Sunday, April 28, 2013
I remember the first time I ever heard the music of George Jones. I thought to myself, "Wow, this guy was probably amazing before his stroke."
Well, George Jones never had a stroke, but lord knows he didn't lead an easy or turmoil free life, and the loving and the leaving and the drinking and the smoking and the demons all led to one of the greatest country voices of all time, if not the greatest. If Pavarotti had been born in Tennessee, he would've sounded something like George Jones... after his stroke, that is.
Anyway, I always liked the guy and I'm sad he's gone.
Thursday, April 25, 2013
Tuesday, April 16, 2013
I have a funny story about Iron & Wine: Years ago, a girl I was dating at the time and I went to see Iron & Wine at First Avenue in Minneapolis, MN. We drove past the venue while looking for a place to park, and I saw a homeless man standing out front -- shaggy beard, dirty clothes, fat, etc -- and joked, "look! It's Iron & Wine!" My girlfriend got really excited and looked over, then got pissed when she saw it was just some gross bum.
Then, later on that evening, after we were inside and Iron & Wine took the stage... we both looked at one another in shock. That guy I thought was a bum was actually the guy from Iron & Wine.
True story. Anyway, I told you that story because I have nothing much to say about this new album other that it's brilliant and you should buy it.
Monday, April 15, 2013
42 is the new biopic about Jackie Robinson, and while it isn't a great movie, there's a great movie hidden in there, just waiting to be excavated and dug out by a merciless editor. Anyway, it's still a very good film, a very important story, and I recommend it highly. I loved it.
It's a story most people know, of course, about the first African American to enter the realm of Major League Baseball, but it's the kind of movie you can know but not actually now. I've only known the cliff notes version of the story, without actually knowing much about the man or what his incredible accomplishment actually entailed. This is not an easy movie to watch, since the language and attitudes and the racism of the time are such integral parts of the story. You will be disgusted and sickened and angered by what you'll see, but that's kind of the point and it's something that we as Americans need to be faced with and reminded of constantly. We did some horrible things, and it was only because of heroes like Jackie Robinson and Brooklyn Dodgers owner Branch Rickey that we are where we are today.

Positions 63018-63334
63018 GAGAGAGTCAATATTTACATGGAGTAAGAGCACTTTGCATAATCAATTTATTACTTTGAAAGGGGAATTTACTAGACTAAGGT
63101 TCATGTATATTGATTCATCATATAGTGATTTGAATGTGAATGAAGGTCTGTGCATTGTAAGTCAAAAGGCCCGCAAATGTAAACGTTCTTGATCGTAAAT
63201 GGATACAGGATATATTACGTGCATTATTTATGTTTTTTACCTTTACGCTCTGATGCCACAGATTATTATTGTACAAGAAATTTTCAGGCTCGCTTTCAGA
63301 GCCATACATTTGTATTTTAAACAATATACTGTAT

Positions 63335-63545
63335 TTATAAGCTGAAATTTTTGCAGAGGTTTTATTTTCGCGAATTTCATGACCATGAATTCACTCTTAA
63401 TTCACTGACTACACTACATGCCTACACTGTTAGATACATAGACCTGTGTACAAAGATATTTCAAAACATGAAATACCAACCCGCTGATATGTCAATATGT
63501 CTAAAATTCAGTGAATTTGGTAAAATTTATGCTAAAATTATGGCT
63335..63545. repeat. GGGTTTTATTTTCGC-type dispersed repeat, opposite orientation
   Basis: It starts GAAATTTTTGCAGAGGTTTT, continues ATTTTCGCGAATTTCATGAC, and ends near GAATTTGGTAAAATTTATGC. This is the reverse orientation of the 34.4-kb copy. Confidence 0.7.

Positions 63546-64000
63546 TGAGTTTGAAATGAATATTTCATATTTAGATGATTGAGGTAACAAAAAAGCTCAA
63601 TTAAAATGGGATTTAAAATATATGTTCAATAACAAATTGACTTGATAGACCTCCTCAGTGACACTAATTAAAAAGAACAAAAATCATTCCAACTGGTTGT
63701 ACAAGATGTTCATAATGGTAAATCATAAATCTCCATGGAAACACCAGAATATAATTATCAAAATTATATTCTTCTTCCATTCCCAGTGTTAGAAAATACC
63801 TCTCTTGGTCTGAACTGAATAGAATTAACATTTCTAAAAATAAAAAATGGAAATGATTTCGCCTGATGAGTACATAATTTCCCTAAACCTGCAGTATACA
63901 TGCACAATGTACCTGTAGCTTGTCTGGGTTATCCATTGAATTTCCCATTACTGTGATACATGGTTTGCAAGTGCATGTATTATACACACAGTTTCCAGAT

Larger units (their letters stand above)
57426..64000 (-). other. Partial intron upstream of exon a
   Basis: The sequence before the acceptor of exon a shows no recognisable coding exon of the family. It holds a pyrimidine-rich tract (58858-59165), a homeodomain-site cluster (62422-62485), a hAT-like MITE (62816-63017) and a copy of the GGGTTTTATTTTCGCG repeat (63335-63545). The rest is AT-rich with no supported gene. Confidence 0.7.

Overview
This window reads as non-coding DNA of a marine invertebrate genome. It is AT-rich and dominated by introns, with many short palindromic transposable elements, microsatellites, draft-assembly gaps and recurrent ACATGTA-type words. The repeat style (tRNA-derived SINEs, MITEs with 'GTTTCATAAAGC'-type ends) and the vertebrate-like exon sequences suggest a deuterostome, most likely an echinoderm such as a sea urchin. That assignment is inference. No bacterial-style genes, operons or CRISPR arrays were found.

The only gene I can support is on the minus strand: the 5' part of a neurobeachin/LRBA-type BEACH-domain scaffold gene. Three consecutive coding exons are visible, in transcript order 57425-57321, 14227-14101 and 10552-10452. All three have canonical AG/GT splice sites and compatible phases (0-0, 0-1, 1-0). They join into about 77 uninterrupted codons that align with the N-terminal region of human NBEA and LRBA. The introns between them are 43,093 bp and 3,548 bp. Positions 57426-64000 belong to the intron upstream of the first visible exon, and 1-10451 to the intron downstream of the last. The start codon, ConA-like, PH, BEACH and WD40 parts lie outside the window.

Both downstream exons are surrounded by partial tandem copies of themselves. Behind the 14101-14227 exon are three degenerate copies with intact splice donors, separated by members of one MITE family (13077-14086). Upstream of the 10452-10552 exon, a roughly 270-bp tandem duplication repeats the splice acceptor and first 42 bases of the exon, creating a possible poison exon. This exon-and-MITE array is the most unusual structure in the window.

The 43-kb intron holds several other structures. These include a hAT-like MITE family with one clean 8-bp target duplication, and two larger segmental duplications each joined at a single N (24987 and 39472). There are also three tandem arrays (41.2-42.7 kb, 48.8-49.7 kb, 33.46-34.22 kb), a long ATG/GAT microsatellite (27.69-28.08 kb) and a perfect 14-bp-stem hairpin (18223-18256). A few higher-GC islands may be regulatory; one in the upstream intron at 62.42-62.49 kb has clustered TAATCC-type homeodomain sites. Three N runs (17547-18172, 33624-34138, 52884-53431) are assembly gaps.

So that's why I can forgive the movie for occasionally being trite, hokey, and sometimes guilty of hero worship instead of showing Jackie Robinson as an actual human being with faults and frailties.
This isn't a movie about Jackie Robinson, so much as a movie about what he did and what he represented.
Anyway, I loved it and recommend it highly. See it for the story. See it for the exceptional baseball sequences. See it for its historical importance. See it for the star making performance by newcomer Chadwick Boseman or the Oscar-worthy performance by screen veteran Harrison Ford, who, for maybe the first time in his entire career, actually acts.
But just see it.
Saturday, April 13, 2013
I'll admit, I was never the biggest Jonathan Winters fan. I'm a joke man. I like a set up and a punch line. Jonathan Winters didn't do any of that. I don't know what Jonathan Winters did. I don't think anybody knew what Jonathan Winters did, least of all Jonathan Winters himself. He just came out and talked, usually as anybody but Jonathan Winters.
But funny is funny, and lord knows the man was as funny as anybody. He will be missed.
Monday, April 8, 2013
For over a decade Margaret Thatcher was the most powerful woman on the face of the Earth, and probably neck and neck with Reagan and Gorbachev for the most powerful over all. She was a staple of my childhood, and I can't remember any other world leader in power during the course of my life who was as dynamic or inspiring.